The reaction, at least initially, reminds me a whole lot of what we got from this same community regarding the iPod at the time of its introduction. Which is to say “mixed opinion,” followed by historical revisionism as the mainstream decided (slowly) that it was actually a pretty awesome product.
As I listened and read, I too had a mixed opinion about this thing: I liked many of the ideas, but some things seemed to be missing, and I wasn’t sure that there was a place in my power-user’s life for one. I did think and do think that this new product passes the “Grandma” test in a whole new way and may well prove to be a big hit with normal people, book lovers and educators. It may even be revolutionary (starting with killing off the Kindle, the Nook and so on -- what staggeringly awkward and primitive failures of imagination those products look like now).
Then I thought about it some more. Second impression -- oh dear, I may just have to give Apple even more of my money.
As I’ve gotten busier, I have allowed all my magazine subs -- including some of the Mac mags I used to write for -- to disappear. I barely read magazines anymore, despite enjoying them. Ditto for newspapers. The iPad would make this much easier for me to do, particularly when I’m lounging in a coffeeshop/airport (or at home for that matter!). If I had spare cash, I'd be spending it on Starbucks stock (or any other chain that is also an AT&T wifi hotspot) -- I think business will be booming in a few months. Imagine being able to buy any magazine every published -- even back issues -- for a modest price and start reading them instantly. For me, at least, the doctor’s office will never be the same again.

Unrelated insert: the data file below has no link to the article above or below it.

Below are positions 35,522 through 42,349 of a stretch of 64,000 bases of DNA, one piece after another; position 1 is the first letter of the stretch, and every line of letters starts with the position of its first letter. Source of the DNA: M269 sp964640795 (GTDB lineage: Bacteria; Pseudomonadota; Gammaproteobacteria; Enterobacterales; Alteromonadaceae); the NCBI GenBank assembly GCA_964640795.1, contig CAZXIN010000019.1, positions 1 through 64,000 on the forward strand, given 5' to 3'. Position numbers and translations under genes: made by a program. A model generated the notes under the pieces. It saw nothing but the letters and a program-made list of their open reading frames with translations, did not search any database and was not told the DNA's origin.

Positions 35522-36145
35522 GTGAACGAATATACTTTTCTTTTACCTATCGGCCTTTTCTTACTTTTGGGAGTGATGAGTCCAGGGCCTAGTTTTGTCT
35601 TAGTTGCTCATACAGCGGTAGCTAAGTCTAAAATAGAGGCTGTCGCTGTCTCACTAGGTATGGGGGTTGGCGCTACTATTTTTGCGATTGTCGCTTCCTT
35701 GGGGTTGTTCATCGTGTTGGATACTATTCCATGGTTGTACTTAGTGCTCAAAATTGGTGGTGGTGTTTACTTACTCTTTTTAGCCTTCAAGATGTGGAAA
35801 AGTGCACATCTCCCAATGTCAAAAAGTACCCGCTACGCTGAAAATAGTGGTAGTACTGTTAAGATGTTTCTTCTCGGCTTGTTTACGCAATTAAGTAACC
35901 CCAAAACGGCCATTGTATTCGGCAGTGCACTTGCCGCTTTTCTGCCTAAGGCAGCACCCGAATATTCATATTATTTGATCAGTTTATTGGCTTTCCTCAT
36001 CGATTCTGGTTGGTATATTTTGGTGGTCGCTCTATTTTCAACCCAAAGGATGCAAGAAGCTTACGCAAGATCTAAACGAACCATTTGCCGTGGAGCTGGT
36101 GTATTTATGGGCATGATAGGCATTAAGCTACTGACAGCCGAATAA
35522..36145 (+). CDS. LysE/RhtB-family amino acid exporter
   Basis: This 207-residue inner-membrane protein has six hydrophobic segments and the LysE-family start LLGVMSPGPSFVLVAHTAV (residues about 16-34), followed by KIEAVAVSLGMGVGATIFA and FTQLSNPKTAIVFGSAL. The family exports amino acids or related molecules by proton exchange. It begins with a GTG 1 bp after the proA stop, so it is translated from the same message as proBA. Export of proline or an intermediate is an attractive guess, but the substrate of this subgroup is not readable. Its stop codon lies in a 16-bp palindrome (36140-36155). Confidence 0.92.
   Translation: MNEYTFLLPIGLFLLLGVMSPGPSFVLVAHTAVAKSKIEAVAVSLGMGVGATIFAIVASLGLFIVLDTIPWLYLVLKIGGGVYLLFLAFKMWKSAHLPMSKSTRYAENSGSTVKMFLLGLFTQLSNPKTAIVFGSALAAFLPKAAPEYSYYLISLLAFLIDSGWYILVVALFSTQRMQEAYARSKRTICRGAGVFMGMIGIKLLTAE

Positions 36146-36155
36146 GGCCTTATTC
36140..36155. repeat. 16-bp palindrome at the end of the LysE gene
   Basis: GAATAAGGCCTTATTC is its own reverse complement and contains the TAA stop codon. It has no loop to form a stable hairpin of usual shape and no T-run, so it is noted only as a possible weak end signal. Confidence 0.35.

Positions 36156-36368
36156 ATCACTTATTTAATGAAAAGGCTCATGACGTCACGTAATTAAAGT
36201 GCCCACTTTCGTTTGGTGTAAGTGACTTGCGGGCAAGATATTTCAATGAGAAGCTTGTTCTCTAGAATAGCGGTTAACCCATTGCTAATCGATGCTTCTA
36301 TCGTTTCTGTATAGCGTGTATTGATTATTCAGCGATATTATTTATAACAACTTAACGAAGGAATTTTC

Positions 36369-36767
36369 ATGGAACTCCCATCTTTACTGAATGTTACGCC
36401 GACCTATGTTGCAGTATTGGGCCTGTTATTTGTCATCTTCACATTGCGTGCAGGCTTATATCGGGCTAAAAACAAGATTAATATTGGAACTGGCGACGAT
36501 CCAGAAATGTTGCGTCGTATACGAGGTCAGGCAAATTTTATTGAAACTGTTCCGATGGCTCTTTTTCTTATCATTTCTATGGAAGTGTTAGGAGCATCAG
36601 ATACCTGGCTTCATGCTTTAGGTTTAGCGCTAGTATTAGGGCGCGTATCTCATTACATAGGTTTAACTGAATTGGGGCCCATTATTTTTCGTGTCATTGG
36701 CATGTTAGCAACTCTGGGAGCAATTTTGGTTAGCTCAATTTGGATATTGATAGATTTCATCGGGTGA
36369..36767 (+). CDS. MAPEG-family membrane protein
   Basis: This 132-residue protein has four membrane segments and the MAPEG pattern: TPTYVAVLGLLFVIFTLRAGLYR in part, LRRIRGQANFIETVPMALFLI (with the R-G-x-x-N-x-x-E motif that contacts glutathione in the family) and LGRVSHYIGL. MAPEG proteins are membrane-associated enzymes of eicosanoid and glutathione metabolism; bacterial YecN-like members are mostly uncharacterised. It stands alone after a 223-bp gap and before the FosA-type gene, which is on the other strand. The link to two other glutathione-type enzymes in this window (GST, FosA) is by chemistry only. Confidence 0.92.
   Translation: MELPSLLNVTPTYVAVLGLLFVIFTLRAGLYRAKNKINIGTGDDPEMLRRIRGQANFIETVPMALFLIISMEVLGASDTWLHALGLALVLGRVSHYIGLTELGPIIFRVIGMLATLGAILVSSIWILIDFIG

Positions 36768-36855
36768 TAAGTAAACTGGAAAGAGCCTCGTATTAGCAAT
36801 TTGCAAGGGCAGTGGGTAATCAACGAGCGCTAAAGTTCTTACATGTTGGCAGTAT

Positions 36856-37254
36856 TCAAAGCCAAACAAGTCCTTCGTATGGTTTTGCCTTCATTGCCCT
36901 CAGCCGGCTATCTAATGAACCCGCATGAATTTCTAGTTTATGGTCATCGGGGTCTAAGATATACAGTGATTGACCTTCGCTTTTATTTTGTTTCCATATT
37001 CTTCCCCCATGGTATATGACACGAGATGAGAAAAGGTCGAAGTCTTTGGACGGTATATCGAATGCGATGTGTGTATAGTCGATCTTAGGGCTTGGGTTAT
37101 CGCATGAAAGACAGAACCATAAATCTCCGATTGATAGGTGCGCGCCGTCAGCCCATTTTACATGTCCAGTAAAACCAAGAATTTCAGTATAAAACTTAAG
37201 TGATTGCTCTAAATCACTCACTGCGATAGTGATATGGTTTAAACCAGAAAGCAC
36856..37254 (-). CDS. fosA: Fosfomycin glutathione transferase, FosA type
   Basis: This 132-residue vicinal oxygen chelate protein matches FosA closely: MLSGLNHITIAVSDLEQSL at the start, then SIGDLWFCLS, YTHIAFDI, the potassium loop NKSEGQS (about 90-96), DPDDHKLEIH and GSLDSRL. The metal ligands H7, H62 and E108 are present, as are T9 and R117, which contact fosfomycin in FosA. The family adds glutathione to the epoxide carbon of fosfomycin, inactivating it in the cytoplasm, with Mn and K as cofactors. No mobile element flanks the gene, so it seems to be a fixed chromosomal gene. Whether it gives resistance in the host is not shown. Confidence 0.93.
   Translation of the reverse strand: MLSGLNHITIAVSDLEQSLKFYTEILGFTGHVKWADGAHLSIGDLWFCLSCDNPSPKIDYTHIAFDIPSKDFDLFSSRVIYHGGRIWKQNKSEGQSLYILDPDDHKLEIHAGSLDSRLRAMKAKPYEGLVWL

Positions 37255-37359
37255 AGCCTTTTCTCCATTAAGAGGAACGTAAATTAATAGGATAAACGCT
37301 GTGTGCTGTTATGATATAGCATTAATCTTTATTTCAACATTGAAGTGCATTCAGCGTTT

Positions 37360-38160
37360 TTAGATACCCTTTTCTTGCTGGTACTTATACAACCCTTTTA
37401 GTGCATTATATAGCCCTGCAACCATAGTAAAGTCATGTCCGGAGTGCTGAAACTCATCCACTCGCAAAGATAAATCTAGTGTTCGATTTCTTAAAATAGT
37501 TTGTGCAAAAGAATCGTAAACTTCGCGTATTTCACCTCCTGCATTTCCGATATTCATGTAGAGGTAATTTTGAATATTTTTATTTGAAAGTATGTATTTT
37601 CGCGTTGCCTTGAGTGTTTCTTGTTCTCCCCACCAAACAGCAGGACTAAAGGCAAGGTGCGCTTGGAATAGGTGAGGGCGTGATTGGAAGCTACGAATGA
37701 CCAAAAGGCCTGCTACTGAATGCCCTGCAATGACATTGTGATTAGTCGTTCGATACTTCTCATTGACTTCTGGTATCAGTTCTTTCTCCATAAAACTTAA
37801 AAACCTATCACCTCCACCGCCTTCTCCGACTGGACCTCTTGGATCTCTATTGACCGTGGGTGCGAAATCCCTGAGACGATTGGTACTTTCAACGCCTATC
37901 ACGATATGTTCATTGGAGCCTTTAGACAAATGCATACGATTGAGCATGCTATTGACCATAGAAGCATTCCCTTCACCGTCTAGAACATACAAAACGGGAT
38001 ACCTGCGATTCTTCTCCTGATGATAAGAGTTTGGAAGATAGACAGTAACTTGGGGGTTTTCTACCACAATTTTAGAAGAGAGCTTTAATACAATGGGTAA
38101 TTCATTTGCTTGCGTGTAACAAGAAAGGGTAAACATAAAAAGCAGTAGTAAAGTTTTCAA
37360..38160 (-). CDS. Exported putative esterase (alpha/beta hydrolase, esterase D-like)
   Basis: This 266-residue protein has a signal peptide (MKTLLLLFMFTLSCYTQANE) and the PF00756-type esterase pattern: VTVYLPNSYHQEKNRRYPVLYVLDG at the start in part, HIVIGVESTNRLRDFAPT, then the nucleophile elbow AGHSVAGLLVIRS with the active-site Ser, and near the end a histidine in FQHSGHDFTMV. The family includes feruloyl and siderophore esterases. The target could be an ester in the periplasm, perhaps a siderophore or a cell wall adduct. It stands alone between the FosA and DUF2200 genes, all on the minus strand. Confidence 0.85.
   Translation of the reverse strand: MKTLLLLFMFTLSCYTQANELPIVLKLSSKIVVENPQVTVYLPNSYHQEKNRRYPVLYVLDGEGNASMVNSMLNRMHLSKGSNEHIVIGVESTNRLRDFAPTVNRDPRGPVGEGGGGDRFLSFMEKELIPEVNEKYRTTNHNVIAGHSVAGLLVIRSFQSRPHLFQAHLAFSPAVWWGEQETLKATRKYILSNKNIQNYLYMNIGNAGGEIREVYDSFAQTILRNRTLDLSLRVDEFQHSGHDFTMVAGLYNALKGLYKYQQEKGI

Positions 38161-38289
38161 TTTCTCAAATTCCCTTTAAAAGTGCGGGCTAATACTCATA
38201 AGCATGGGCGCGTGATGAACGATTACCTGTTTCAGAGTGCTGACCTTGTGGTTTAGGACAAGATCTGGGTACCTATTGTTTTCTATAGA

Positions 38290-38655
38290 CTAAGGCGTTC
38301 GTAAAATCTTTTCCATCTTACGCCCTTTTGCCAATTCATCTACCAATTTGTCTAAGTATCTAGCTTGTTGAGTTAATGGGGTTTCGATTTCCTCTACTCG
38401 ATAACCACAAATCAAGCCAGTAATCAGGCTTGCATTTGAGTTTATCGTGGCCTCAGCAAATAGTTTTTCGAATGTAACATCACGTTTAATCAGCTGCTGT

If the AppleTV is the “den” Mac, and the MacBook/MBP is the “on the go” Mac, I think the iPad may be the “La-Z-Boy” Mac. I can certainly see myself enjoying it greatly in such a chair. :)
I’ve also been enjoying Classics on the iPhone, but have been very hesitant to get into eBooks properly. My wife has a Kindle, and it’s ... okay. The iPad, on the other hand, has real potential for eBooks (particularly that they are using the ePub format -- very smart), magazines, comic books (sorry, graphic novels), and even other written formats. Finally, I can invest some time and money into Canadian mags I’ve been wanting to check out!
So yes, I think this will inject new life into newspaper and magazine-type publications, and open the field to new voices (desperately needed, particularly on the political and investigative journalism fronts). That part, I think, I think will be revolutionary. Heck, its only been out a few hours and its already changed the eBook publishing industry, particularly when it comes to pricing.
A second example: I am typing this to you on an extended keypad attached to my BlackBook. Some years ago, I got tired of trying to keep a laptop and a desktop in sync, since I give a lot of public presentations. So I went all-laptop, and built myself a little base station here at home that the laptop plugs into. So now I carry a laptop with me on every airplane trip, carry the laptop on every presentation (and hope there’s working wifi where I’m going), carry the laptop on the ferry rides to Seattle or Vancouver. The iPhone has turned out to be quite good in a lot of these situations, allowing me on occasion to go without the laptop, but it’s never been sufficient for me to leave the laptop behind when I had any real work to do -- particularly since the main reason I travel is to do presentations, which like the lackadaisical schoolboy I used to be, often get, er, “revised” on the way to the gig.
The iPad + iWork changes that very significantly in several ways:
- I can do "real work" on an iPad, whereas on an iPhone that’s all but impossible. Porting iWork over to the iPad was a stroke of serious genius.